Because of the emphasis on these workshops by the St. Louis and Atlanta Feds, it made sense for the two banks to partner in an assessment of their programs.
In a 2009 survey, the Council for Economic Education reported that 49 states (all but Rhode Island) and the District of Columbia include economics as part of their public schools' curriculum but that only 40 states require local school districts to implement specific standards.5 In the Eighth District, Missouri and Illinois have a high school personal finance requirement, but no economics requirement. Tennessee has both a high school personal finance requirement and an economics requirement. Mississippi and Indiana have a high school requirement for economics but not personal finance. Arkansas recently instituted a high school requirement for a semester of economics and personal finance combined. Kentucky does not have an economics or a personal finance requirement. Although these seven states have standards for infusion of economics content in the lower grades, this effort is part of social studies, and social studies is no longer tested by the states. Furthermore, most states, including those in the Eighth District, lack strong teacher training requirements for economics and personal finance. A typical high school teacher in the St. Louis and Atlanta districts completed only two courses in economics while in college. Thus, there is a need for teacher training and professional development that is not being fully met.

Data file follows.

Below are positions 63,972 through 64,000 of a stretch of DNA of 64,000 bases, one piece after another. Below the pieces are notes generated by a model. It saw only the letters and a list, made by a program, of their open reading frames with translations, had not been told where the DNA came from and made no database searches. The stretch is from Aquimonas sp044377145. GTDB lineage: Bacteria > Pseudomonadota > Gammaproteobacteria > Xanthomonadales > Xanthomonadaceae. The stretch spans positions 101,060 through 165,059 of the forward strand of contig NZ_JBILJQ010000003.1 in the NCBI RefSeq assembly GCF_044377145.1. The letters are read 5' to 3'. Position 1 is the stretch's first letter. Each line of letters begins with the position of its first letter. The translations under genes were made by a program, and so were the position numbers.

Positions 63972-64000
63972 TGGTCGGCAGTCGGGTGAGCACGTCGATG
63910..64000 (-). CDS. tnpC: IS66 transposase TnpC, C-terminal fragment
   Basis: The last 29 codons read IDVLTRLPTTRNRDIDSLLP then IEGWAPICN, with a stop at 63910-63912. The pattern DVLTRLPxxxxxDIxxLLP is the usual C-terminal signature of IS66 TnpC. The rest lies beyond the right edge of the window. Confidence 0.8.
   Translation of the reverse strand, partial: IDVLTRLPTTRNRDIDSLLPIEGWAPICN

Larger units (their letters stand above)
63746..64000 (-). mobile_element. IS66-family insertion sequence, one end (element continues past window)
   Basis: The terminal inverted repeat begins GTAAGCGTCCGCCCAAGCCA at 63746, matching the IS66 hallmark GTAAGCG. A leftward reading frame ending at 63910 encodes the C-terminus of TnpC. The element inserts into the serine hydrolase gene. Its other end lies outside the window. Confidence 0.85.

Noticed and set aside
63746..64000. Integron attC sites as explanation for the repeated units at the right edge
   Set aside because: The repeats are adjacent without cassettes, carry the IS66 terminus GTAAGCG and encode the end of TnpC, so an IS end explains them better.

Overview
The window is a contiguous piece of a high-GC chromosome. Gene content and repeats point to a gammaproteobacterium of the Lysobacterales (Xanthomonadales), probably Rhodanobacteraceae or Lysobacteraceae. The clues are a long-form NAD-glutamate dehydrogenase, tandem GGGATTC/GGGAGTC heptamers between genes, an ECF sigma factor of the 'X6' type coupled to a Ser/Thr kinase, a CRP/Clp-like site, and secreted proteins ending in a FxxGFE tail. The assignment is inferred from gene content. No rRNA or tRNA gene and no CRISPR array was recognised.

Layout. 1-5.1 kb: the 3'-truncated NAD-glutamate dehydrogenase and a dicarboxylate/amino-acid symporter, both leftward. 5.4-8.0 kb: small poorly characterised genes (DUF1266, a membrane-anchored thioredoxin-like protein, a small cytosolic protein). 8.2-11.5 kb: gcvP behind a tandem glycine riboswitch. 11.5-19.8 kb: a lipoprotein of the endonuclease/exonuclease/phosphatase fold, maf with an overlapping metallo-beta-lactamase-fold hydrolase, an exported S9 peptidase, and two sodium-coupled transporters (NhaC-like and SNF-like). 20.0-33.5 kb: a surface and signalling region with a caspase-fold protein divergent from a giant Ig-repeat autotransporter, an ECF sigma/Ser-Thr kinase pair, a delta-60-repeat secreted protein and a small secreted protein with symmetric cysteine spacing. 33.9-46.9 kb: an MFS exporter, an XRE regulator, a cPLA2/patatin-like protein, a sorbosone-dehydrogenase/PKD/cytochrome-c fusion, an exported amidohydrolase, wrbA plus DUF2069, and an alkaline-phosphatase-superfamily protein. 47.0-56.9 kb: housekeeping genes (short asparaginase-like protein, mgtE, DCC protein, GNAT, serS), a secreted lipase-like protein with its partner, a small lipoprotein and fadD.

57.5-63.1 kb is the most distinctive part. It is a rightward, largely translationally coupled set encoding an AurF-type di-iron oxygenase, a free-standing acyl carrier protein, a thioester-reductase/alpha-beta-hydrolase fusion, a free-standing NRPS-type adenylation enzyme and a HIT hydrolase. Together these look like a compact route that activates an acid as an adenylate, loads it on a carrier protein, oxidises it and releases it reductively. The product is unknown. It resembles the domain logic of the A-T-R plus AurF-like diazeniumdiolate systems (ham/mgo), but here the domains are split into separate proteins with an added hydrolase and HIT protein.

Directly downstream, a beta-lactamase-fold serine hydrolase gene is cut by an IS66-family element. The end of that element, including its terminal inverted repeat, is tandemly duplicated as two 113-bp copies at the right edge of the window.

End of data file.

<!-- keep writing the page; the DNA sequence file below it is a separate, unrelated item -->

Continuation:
Given the importance of teacher workshops, the St. Louis and Atlanta banks recently undertook a comprehensive assessment of these outreach programs. This project examined 65 workshops across the two districts. Participating teachers completed a pre-workshop survey, a post-workshop evaluation form and a web-based follow-up survey, which was sent several weeks after their training. For some workshops, teachers were pre- and post-tested, using assessment instruments specifically developed for this project.